career?
    I can claim a 45 year unbroken period in the industry. I left school at 18 and immediately started working, as I was not convinced that a university course would be necessary for where I wanted to go. Back then it was still possible to get into a profession without a degree; something that is much harder to achieve these days. I was able to join Nielsen Research, who employed school leavers with decent grades to be fast tracked into professional roles. After a few months working in a research QA function, I found a role as an RPG II programmer on their IBM System 3 Model 10. I then followed a typical “IT apprenticeship” through programming, systems analysis and finally IT management roles that evolved into various software and hardware product marketing positions at HP prior to joining Gartner in 1997. Continue Reading →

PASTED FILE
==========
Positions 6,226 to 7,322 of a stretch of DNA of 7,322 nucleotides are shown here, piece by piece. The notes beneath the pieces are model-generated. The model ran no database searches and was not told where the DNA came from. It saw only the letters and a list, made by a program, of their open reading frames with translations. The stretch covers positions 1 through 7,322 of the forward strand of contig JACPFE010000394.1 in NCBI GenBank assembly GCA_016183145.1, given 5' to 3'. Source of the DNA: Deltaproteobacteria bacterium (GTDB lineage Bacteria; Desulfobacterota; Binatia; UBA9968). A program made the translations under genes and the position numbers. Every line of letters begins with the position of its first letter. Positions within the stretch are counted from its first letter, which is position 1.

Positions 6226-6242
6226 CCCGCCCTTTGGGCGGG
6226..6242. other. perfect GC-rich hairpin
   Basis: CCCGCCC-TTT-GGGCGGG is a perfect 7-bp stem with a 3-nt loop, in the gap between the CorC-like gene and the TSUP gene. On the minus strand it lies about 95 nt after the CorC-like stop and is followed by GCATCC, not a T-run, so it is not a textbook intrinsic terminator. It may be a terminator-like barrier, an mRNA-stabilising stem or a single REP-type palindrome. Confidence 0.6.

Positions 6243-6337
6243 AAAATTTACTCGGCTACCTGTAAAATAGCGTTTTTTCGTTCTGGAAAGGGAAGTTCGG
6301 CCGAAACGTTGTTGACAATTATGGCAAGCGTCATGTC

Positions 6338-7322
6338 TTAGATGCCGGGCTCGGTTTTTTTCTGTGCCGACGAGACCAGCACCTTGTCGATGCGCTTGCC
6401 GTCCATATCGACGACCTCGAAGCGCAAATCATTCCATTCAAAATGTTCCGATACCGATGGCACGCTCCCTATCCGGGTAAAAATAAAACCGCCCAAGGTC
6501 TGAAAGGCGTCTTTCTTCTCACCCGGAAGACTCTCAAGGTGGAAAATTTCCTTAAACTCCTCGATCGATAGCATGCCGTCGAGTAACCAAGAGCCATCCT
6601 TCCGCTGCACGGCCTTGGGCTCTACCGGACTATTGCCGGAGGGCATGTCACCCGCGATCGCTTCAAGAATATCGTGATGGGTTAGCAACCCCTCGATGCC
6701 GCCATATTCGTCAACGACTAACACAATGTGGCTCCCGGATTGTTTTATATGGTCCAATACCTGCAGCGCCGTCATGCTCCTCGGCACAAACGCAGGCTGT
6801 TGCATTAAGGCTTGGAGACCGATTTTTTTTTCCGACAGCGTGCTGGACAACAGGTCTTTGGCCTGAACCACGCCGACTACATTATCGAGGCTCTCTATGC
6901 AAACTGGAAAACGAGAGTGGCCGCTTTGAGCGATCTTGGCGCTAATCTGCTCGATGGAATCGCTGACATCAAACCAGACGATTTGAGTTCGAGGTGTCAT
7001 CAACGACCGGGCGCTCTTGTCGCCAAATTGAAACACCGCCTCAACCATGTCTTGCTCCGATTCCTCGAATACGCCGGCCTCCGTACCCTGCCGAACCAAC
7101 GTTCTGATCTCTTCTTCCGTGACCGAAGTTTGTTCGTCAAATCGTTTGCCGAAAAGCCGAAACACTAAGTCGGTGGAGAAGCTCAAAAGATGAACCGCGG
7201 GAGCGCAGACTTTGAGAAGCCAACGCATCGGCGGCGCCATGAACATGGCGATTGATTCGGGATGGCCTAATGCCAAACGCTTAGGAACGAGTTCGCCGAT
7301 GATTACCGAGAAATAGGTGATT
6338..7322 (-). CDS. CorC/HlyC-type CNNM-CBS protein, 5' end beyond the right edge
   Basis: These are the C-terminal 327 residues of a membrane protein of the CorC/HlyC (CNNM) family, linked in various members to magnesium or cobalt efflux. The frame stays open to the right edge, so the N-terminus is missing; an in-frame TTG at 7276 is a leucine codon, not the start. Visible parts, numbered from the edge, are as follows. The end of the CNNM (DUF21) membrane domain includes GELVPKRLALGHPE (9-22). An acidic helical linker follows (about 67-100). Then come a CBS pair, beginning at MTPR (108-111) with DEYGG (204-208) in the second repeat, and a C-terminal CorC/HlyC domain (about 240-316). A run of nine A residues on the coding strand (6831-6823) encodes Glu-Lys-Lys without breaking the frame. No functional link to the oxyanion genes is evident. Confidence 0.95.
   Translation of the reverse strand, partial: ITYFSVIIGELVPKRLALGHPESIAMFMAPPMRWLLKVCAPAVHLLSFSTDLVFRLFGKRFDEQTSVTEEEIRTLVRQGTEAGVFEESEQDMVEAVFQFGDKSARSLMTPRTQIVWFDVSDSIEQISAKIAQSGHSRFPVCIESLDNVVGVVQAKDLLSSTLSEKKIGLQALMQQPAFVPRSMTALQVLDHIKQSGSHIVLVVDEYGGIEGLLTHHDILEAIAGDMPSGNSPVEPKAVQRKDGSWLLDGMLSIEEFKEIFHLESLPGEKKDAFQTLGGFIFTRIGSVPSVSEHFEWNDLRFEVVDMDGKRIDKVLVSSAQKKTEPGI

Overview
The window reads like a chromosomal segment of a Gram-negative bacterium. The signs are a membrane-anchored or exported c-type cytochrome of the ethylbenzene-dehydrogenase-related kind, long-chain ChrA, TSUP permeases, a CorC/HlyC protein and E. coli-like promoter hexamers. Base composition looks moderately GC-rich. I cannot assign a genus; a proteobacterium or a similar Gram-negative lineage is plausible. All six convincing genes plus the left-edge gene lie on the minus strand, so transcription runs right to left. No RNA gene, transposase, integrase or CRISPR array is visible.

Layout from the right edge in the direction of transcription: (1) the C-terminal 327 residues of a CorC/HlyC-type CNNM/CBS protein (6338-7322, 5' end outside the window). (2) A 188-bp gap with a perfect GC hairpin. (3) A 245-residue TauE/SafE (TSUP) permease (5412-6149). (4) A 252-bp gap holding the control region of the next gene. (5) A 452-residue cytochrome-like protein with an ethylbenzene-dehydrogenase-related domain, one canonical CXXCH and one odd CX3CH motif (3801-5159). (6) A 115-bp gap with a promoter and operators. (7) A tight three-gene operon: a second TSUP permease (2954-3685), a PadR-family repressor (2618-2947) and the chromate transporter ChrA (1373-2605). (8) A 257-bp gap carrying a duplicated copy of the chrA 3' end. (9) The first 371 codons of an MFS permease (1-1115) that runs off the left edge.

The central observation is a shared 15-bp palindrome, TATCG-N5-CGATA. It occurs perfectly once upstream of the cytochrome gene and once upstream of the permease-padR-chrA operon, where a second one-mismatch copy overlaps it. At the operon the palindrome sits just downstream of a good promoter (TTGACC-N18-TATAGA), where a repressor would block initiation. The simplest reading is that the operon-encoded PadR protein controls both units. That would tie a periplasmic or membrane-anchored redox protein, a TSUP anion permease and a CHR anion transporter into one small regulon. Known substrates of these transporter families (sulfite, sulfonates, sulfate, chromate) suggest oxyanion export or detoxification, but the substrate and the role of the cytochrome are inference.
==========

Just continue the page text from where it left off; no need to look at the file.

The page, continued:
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Around Vernon Turner from Causeway Connections in 10 questions

Today we ask our probing questions of VernonVernon Turner / Causeway Connections (IIAR Around in 10 Questions) Turner (LinkedIn, @vernonxt)  Principal and Chief Strategist at Causeway Connections.

 

  1. What are your coverage areas?
    All things Internet Of Things tend to be my opening conversation piece, but given my experience in the ICT industry, the topics quickly go to enterprise infrastructure (including the network side), mobility, carriers, cloud), and now the trendy Blockchain, AI, and Digital Twin gets mentioned. The only thing missing is the kitchen sink.
  2. What are your opinions of the IT Analysis Marketplace and where do you see it going?